OT hurricane power

This is way off topic. I just feel a couple of y'all know a little more than me and most of y'all probably know a lot more than I do. While I was winding up the tangled mess of drop cords, that I had connected to a portable generator, I had a thought. The generator was a life saver,but after a week of tripping over cords I think I may have come up with a better idea. If I turned off my main breaker as well as the breakers to my large consumers (AC, Close Drier etc.), would it be safe to connect my portable generator to my fuse panel. I think as long as I am careful about what we turn on or plug in, it really shouldn't be a problem. One thing I want to be sure of is that there is no potential for back feeding power into the power lines. The linemen working their butts off , have enough to worry about. They don't need to get zapped by some idiot just trying to find a better way to keep his beer cold.
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Mostly safe if done correctly. Definitely NOT up to Code, and possibly illegal as well.

Exactly. As long as your main breakers are off, there's very little possibility of backfeeding; just the same, the *right* way to do this is with a transfer switch. A properly installed transfer switch allows only one physical connection at a time to the breaker panel: either it's connected to the generator, or it's connected to the mains, and backfeeding is impossible.
This subject has been cussed and discussed to the moon and back on alt.home.repair -- suggest you Google-search the archives on that group for more information; there's lots there.
--
Regards,
Doug Miller (alphageek-at-milmac-dot-com)
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ron wrote:

With the main breaker off backfeeding isn't an issue. The trouble is that if you once forget to do it, that's going to be the time that the lineman gets zapped. The right way to do it is with an automatic transfer switch, which can either go on the "hot" side of the main breaker or between the primary breaker panel and a subpanel.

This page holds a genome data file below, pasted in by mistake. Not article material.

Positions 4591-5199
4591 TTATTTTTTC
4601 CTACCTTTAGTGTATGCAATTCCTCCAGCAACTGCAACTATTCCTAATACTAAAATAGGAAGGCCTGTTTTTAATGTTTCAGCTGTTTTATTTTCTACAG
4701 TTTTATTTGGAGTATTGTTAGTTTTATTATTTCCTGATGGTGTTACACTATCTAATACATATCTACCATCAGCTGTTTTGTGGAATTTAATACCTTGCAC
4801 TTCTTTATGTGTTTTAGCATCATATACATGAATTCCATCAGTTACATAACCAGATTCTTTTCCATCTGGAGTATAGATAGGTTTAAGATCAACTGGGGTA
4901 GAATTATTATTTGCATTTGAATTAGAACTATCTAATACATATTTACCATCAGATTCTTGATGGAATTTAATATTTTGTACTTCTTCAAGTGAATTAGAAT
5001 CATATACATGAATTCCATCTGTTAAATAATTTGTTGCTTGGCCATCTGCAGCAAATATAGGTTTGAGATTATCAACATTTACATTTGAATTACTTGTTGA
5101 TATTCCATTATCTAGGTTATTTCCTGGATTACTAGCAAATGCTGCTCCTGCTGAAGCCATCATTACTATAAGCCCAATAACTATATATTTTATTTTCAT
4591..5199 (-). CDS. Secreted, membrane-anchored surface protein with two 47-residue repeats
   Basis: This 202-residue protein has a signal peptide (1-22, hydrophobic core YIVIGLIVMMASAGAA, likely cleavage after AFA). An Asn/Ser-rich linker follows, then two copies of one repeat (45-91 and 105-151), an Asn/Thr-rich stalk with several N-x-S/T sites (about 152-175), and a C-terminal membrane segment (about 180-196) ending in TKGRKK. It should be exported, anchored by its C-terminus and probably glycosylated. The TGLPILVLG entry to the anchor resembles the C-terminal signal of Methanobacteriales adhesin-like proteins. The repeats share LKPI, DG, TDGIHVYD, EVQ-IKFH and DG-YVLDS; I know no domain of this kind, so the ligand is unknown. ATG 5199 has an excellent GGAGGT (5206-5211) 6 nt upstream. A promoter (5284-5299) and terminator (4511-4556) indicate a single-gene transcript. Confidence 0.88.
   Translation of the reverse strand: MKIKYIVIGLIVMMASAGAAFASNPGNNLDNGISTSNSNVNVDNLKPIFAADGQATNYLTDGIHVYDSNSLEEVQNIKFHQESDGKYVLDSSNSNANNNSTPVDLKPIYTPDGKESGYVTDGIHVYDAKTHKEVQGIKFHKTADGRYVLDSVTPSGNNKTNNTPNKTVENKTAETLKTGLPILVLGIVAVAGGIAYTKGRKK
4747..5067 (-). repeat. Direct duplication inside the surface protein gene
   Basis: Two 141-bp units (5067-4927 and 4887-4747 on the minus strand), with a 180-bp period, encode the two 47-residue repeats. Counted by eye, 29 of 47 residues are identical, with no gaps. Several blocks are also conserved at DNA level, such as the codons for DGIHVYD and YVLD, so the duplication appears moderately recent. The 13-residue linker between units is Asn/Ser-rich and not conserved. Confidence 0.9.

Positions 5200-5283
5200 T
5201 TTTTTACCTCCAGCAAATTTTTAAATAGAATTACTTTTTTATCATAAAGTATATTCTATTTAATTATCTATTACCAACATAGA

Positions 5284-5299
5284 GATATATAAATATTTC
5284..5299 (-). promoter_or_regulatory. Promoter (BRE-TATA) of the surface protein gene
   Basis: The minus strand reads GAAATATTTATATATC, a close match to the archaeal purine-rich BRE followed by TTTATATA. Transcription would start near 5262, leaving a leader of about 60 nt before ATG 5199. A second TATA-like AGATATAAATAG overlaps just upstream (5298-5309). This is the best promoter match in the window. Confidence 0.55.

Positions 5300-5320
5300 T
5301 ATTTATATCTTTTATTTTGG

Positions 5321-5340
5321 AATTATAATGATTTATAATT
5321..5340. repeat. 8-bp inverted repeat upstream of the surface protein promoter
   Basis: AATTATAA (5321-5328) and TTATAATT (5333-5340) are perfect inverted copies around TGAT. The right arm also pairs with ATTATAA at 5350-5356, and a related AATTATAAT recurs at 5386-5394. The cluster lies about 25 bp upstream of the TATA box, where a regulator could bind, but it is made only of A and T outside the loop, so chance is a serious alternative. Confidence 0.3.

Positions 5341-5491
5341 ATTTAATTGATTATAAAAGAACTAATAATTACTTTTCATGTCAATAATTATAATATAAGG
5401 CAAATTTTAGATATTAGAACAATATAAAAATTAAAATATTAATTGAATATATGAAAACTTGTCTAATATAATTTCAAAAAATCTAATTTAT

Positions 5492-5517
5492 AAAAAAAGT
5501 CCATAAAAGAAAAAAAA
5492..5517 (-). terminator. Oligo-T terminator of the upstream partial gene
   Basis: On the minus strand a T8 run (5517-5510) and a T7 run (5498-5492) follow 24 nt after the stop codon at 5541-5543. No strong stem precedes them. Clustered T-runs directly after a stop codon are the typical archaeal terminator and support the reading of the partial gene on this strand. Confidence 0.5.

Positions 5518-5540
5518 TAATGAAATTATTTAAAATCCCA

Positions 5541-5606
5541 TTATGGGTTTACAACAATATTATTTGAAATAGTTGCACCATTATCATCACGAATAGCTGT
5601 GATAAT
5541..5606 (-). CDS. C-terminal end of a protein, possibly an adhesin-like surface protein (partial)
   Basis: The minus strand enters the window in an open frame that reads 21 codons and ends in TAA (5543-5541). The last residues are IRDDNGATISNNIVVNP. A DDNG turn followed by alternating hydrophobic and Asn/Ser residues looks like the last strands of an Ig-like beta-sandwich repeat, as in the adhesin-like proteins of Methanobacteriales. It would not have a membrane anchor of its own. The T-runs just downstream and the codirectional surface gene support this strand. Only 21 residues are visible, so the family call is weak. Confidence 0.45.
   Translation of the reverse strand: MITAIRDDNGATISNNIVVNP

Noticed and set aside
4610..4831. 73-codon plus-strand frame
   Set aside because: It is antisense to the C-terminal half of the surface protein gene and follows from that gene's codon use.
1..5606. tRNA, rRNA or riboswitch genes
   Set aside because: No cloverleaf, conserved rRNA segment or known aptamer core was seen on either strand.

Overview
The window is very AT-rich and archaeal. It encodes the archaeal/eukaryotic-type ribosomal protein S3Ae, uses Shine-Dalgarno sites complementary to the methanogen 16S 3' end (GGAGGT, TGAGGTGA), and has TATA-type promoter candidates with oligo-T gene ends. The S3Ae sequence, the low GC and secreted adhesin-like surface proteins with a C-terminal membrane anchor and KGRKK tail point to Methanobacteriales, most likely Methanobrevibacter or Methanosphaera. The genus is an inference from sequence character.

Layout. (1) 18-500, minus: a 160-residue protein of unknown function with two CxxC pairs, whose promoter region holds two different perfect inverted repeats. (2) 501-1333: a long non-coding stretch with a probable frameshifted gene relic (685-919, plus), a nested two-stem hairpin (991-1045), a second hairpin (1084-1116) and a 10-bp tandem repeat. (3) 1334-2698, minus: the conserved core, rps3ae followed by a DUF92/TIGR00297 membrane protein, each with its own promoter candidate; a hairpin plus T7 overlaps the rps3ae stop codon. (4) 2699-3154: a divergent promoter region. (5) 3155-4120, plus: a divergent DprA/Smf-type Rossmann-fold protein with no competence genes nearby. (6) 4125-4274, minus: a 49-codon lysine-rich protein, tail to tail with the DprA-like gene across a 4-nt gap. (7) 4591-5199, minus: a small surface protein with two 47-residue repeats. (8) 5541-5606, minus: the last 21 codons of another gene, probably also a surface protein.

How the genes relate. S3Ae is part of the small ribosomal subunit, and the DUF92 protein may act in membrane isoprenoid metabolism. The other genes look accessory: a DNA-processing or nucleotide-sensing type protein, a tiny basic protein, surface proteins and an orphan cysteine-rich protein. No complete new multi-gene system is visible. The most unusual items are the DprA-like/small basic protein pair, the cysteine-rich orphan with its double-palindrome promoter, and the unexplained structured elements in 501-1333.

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"ron" wrote:

............................................................................. First thing you want to do is change the oil.
If you want to keep that eng-gen happy, change the oil every 40 hours MAX.
BTDT, worn out a couple of eng-gens because I didn't change the oil frequently enough..
Second, stay happy, stay alive and save some money.
Forget about tying into existing panel.
If you have a standard 10HP-5KW generator, the inrush from a heavy load can stall it.
Need to be careful adding heavy loads.
Using a small eng-gen for power is a convenience thing. It is far less efficient than the utility generation, even at $2/gal, much less $4/gal.
Based on the questions asked, without some on site help from a skilled electrican, you could have a real problem.
BTW, glad to see things are starting to get back to normal.
Lew
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Ron, I've done it just the way you're talking about. I turn off the main breaker AND the disconnect at the meter, then backfeed the panel through a 240 outlet that goes outside. It has worked fine the couple of times I've used it. With that said, I'm looking to change to a transfer switch. Since the setup you're talking about is pretty manual, you don't necessarily have to go with an automatic transfer switch. I was just looking at a Gen-Tran 3028 manual transfer switch. It handles up to 30A on up to 10 circuits. One of its nice features that I had never really given much thought to is that it tells you the pull on each leg of the 240. It's best if the load is fairly well-balanced across each leg, and the 3028 has gauges that show the load on each leg. The nice part is that you can do all of the balancing (as long as you don't mind working in a hot panel, I suppose) while utility power is on. The wiring looks pretty straightforward. Of course, if you're uncomfortable with the wiring, by all means contact a qualified electrician. The cost of the 3028 on Amazon is $263, although it's currently out of stock there. It seems like a small price to pay to a) do it right and b) eliminate the chance of backfeeding the line.
todd
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Ok - so, you really got me thinking with this. I currently just backfeed through a 30A breaker in my garage sub-panel and shut off my main. I also have a 200A disconnect on my meter pole, but I don't go as far as to turn that off also. Overkill.